What This Article Does Not Cover
I’ll leave aside in this article the deep scientific debate on which particular treatments are most promising, how long they will take to develop and how much they will cost. I’m taking as a premise that these treatments will be developed in time for most of my generation and become affordable enough for the majority of my generation to access them.
I’m also setting aside the other question of what a society will be like without death. Because while curing many age related diseases will extend life spans dramatically, this doesn’t make one immortal. You can still get hit by a bus or die via any other random fatal accident, especially over long periods of time.
Putting aside also the question of: If you upload your brain to a computer and if your body dies, but its digital copy survives are you still alive? At this point it is impossible to determine the answer to that or know if its possible to transfer one’s consciousness given some future technology.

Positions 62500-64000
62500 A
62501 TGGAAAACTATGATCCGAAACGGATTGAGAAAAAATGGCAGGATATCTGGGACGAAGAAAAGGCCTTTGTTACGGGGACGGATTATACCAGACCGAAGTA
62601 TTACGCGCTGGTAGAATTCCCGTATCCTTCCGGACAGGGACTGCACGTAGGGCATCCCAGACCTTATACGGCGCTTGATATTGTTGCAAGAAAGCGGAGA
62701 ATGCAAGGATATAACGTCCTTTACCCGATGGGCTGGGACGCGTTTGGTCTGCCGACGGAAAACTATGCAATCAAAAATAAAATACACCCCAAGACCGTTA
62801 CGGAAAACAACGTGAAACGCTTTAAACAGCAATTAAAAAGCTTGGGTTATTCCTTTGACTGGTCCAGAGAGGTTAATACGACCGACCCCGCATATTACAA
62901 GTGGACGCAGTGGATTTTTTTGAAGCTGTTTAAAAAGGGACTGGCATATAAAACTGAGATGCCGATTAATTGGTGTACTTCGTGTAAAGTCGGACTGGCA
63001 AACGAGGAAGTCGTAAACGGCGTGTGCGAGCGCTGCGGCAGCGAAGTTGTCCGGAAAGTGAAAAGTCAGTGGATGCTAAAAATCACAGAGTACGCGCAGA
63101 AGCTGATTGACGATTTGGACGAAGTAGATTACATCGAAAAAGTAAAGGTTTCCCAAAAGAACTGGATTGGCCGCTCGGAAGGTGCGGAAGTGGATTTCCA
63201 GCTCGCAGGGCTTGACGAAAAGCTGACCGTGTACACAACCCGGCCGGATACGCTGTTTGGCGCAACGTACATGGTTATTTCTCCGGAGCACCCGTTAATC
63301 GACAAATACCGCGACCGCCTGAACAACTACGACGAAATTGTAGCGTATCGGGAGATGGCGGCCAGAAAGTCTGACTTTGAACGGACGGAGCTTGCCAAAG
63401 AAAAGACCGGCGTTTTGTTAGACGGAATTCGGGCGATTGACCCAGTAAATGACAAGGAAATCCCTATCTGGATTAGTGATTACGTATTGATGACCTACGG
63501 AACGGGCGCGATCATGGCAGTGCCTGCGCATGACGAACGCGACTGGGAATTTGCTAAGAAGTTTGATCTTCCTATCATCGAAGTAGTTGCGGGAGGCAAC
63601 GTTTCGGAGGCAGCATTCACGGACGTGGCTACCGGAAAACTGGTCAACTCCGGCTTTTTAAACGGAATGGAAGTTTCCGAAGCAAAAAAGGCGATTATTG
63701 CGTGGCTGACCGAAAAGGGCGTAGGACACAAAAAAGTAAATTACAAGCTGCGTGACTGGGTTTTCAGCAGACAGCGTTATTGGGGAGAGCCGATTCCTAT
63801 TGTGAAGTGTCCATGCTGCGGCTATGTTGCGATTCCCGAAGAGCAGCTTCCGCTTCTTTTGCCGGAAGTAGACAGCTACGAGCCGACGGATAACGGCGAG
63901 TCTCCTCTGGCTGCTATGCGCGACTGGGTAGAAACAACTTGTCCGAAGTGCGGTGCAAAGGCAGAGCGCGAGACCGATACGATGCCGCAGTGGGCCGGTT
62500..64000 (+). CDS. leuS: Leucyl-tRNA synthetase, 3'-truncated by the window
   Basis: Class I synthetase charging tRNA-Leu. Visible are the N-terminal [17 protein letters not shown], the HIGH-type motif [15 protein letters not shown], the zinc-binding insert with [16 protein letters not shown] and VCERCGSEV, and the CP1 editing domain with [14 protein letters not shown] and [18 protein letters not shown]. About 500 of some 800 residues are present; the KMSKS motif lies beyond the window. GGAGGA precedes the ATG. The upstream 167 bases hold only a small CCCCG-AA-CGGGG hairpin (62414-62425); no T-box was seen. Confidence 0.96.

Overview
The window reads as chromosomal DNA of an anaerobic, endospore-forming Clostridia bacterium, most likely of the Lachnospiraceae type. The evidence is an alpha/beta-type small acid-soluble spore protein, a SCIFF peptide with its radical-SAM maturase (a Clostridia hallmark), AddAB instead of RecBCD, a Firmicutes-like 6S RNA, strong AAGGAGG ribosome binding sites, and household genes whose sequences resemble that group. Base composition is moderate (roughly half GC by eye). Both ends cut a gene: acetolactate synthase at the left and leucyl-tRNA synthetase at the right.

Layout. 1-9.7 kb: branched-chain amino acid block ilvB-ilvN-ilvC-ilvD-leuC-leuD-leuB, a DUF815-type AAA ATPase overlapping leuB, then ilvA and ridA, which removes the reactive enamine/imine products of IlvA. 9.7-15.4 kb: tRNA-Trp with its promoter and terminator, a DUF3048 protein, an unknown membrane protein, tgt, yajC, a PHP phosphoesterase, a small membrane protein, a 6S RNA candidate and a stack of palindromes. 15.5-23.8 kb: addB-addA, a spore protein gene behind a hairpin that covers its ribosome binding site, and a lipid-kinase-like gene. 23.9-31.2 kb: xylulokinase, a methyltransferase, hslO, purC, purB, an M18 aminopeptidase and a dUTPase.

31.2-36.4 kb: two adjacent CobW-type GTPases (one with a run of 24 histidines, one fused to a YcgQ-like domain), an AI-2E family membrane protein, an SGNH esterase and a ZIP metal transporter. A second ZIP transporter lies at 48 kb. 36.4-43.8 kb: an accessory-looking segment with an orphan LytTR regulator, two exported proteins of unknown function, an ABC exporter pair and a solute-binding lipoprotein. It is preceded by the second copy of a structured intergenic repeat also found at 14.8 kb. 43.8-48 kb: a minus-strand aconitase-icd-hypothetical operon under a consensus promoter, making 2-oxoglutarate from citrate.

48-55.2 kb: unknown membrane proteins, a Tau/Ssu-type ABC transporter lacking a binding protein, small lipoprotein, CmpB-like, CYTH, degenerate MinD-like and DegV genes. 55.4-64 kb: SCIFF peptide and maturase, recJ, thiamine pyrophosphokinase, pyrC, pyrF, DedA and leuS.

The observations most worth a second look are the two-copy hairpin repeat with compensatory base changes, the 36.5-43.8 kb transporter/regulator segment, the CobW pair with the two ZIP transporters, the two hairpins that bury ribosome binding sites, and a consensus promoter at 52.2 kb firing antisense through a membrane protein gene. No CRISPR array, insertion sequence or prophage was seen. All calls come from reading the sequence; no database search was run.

What Is Interesting To Discuss
What I am more interested in exploring is the subject of what it means to be the first generation to not to die of aging. What it means to still be active at 300 years old and interacting with your 10th generation great grand children. Considering if each subsequent generation has 2 children and they in turn have 2 children and so forth, then in 10 generations the average Millennial couple’s 2 children will have produced over 2,000 tenth generation grand kids. Or, for that matter by 600 years of age over 1,000,000 twentieth generation grand kids.
One conclusion that stands out for me is that Millennials will have a huge out sized impact on future generations like no generation before them.
Imagine for a moment being the living patriarch or matriarch of an extended family that includes 1 million of your direct descendants. Eventually there will be more births, graduations, and weddings, among your own direct descendants, than days in the week to attend them, celebrate them and otherwise be involved in the same way I expect my parents and grandparents to be involved in those important milestones of life.
Though perhaps by then our many A.I.’s and some virtual attendance app will help us as this becomes a real issue in society : )
So What Can You Do To Prepare For This New Way Of Living?
Here’s a few things Millennials will experience that no other generation ever has before them.
- They will need to keep healthy in order to live long enough for the treatments they will need to become available.